An Ifu­gao house comes with no nails: it is an as­sem­blage of fit­ting a piece of wood into another. The walls and floors have to be num­bered 1-23 for eas­ier re­assem­bling in the city that has al­ready given in to mass con­sump­tion long ago: Baguio.

The wood must come from huge, ma­ture trees. There are no mas­sive pine trees around here. The build­ing of a small Ifu­gao house re­quires some­thing big: from trees to strength used to carry the wood to this vil­lage. The un­build­ing of a small Ifu­gao house re­quires some­thing big: dis­heart­en­ment and the art of let­ting go.

I was in one cor­ner look­ing at two young boys look­ing at the men—must be their un­cles and rel­a­tives—at work: the only time of my stay I saw a lot of men in one place.

The young owner, al­ready a fa­ther and a hus­band, in­her­ited the house from his fa­ther, who must have in­her­ited it from his as well. Asked why he de­cided to sell his house, he said it was hard to main­tain. A con­crete one would be more con­ve­nient.


Ruel was dis­gusted by the ban­ning of chew­ing and spit­ting out of mama in pub­lic places. He said it is the death of their very cul­ture.

The nephew’s wife asked if she could have my pants. I gladly gave them to her for all the trans­la­tion help she ex­tended. Whang Od’s sis­ter asked for the beanie I bought in Baguio, I de­clined. I still needed it for the long bus ride. For a mo­ment, she grum­bled. Two old men craft­ing in­door brooms un­der­neath a house asked if they could have Alex’s match­box. Alex, a chain smoker, said he would still need it. They mum­bled some­thing. I just smiled. Grace can­not ac­cept any more re­quests on Face­book: she has reached the 5000 limit al­ready. The al­bino cock­roach ran for cover af­ter ev­ery­thing had been up­rooted.

A cer­tain in­no­cence has been lost here. Bus­calan, I could tell, has been in a pe­riod of tran­si­tion for a while now. Some­where in the vil­lage, I found a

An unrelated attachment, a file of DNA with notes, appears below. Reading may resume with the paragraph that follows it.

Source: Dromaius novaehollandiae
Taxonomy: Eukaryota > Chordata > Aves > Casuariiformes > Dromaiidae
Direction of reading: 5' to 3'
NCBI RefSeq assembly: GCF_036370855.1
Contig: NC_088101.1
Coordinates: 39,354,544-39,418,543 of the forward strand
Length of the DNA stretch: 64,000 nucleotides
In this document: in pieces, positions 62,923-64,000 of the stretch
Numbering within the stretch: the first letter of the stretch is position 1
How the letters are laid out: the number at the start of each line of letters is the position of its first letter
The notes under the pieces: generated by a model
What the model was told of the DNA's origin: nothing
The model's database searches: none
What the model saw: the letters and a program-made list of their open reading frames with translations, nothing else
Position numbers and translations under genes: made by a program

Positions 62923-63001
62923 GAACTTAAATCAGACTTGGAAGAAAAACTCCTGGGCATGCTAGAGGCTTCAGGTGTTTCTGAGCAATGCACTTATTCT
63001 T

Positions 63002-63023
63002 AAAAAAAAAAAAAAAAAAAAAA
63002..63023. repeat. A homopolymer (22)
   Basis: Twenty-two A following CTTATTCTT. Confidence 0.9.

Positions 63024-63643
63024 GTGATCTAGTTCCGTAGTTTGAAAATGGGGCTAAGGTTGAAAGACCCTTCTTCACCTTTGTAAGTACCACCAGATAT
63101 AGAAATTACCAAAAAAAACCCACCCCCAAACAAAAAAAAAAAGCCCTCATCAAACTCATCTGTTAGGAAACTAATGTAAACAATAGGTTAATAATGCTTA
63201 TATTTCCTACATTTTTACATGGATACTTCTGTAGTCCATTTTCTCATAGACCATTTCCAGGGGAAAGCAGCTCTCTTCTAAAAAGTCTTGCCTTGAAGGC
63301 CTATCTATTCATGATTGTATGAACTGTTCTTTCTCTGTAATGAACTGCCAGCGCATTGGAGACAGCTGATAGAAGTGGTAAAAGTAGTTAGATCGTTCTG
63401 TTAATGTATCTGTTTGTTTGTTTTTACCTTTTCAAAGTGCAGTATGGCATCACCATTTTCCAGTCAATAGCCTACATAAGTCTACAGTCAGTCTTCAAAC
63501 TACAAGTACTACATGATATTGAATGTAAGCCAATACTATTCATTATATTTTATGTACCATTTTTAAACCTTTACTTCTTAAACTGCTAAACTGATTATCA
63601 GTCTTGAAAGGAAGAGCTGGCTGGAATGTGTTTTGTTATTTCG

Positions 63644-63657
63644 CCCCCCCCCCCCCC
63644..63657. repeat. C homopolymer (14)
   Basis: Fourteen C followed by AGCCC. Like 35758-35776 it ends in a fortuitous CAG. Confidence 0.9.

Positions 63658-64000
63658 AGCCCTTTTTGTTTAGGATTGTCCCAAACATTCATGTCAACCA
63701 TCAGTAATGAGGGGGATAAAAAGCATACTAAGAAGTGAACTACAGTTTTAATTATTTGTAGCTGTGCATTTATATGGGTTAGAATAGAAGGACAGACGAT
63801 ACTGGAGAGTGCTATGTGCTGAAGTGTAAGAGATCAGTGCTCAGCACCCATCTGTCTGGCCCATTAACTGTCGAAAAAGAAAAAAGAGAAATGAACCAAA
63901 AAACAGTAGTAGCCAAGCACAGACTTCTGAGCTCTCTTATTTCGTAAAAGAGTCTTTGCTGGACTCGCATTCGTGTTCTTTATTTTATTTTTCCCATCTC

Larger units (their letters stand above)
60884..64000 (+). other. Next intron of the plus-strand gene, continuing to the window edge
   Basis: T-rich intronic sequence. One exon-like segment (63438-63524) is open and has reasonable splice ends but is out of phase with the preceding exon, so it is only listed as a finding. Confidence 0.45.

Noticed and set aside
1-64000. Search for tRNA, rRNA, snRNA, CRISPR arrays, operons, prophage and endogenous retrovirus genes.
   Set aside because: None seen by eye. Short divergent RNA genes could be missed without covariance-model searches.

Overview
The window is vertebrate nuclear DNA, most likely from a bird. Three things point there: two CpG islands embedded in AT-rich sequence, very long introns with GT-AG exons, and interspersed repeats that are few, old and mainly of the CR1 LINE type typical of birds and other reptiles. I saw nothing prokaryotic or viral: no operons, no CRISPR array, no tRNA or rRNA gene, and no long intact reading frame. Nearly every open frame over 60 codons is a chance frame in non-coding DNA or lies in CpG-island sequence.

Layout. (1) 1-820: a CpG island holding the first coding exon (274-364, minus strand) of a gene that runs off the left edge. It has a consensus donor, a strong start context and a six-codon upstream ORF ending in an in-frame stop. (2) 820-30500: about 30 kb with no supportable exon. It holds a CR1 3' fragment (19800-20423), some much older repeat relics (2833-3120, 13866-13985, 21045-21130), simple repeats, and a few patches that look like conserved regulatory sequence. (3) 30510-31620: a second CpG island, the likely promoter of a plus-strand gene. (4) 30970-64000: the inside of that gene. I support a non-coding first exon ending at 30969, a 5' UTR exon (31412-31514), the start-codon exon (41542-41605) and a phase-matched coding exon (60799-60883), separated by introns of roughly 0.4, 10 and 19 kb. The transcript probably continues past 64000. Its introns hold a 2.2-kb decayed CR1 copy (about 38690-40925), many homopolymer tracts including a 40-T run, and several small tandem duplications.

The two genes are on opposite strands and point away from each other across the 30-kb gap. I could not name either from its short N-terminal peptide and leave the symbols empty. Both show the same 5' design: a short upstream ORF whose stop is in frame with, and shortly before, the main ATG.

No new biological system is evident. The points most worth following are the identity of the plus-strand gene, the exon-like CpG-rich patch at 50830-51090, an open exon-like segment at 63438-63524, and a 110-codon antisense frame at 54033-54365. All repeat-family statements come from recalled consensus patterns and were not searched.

grave­stone: Born on June 6, 1967. Manuel Par-ong was died on July 23, 1998. Whang Od’s nephew’s dog is named Wade, af­ter his fa­vorite NBA player.

It is painful to see Bus­calan try­ing its best. For the wrong rea­sons, I am afraid.

Cus­tom dic­tates the slaugh­ter of a hog and com­mence­ment of a feast upon the up­root­ing of a na­tive house. Cel­e­bra­tions can cost an arm and a leg here.

But at that very mo­ment, when ev­ery­thing had been up­rooted and the meat had been eaten, I won­dered, what ex­actly were we cel­e­brat­ing? Was it life? Or was it the tri­umph of a cer­tain death?

Whang Od, the very rea­son this vil­lage is pop­u­lar to wan­der­ing souls who pur­sue the un­fa­mil­iar—it seems to me—is the only one who re­mains stub­born, or­ganic, rooted.

I even joked Whang Od I would buy one of her hogs, the one Alex called Matilda My Wife, Can I Have

You for Din­ner? af­ter a se­ries of bland boiled say­ote tops and beans. It costs P7000—a few thou­sand shy from the cost of my 10-day back­pack­ing trip across north­ern Lu­zon.

“We would have a fi­esta in the house if you reach a cen­ten­nial,” I dared.

“Make it three,” she coun­tered. With­out even cal­cu­lat­ing, I nod­ded. And she laughed. Whang Od laughed. *When not trav­el­ing, Jona Branzuela

Bering teaches, gar­dens, writes, and be­comes a slave to Hip and Car­bon, the cat roy­als. She is a plant thief and reader by mid­night. Fol­low her trav­els on In­sta­[email protected] trav­el­ingjonaor on her blog Back­pack­ing With a Book. For col­lab­o­ra­tion and in­quiries, one may email back­pack­ing­with­a­[email protected]

SIESTA. Af­ter lunch, the kids are ready to take a nap be­fore they re­sume play­ing. RICE GRAINS. Bus­calan peo­ple grow rice and ei­ther mill the har­vest or pound it man­u­ally. A RIDE WITH A VIEW. On the top of the bus, pas­sen­gers are re­warded with the sight...

PRE­PAR­ING COF­FEE. At Bus­calan, lo­cals like this woman pound and pre­pare their own cof­fee early in the morn­ing. COF­FEE ROAST­ING. It seems like Whang Od does most house­hold chores like cook­ing and roast­ing cof­fee beans while her sib­lings tend to the...

Newspapers in English

Newspapers from Philippines

© PressReader. All rights reserved.